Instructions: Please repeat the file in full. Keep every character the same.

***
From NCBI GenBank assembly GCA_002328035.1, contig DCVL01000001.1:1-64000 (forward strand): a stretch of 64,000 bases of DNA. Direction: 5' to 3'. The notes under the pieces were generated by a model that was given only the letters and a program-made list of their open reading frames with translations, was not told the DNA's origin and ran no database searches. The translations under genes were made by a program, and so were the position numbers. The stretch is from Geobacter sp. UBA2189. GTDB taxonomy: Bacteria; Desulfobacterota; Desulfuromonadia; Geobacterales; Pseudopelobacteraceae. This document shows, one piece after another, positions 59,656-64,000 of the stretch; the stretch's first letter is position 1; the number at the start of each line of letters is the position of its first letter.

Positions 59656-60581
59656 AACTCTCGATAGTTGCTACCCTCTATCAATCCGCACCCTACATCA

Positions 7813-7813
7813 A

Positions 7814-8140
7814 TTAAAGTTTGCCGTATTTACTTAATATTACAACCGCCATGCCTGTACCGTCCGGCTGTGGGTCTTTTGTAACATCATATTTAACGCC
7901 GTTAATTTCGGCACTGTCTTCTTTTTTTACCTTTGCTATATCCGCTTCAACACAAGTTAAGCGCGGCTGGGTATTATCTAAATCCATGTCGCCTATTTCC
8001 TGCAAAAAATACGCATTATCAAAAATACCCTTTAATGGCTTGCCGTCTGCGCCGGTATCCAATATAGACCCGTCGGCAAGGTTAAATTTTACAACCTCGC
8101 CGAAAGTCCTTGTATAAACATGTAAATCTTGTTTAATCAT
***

From NCBI GenBank assembly GCA_002328035.1, contig DCVL01000001.1:1-64000 (forward strand): a stretch of 64,000 bases of DNA. Direction: 5' to 3'. The notes under the pieces were generated by a model that was given only the letters and a program-made list of their open reading frames with translations, was not told the DNA's origin and ran no database searches. The translations under genes were made by a program, and so were the position numbers. The stretch is from Geobacter sp. UBA2189. GTDB taxonomy: Bacteria; Desulfobacterota; Desulfuromonadia; Geobacterales; Pseudopelobacteraceae. This document shows, one piece after another, positions 59,656-64,000 of the stretch; the stretch's first letter is position 1; the number at the start of each line of letters is the position of its first letter.

Positions 59656-60581
59656 AACTCTCGATAGTTGCTACCCTCTATCAATCCGCACCCTACATCA

Positions 7813-7813
7813 A

Positions 7814-8140
7814 TTAAAGTTTGCCGTATTTACTTAATATTACAACCGCCATGCCTGTACCGTCCGGCTGTGGGTCTTTTGTAACATCATATTTAACGCC
7901 GTTAATTTCGGCACTGTCTTCTTTTTTTACCTTTGCTATATCCGCTTCAACACAAGTTAAGCGCGGCTGGGTATTATCTAAATCCATGTCGCCTATTTCC
8001 TGCAAAAAATACGCATTATCAAAAATACCCTTTAATGGCTTGCCGTCTGCGCCGGTATCCAATATAGACCCGTCGGCAAGGTTAAATTTTACAACCTCGC
8101 CGAAAGTCCTTGTATAAACATGTAAATCTTGTTTAATCAT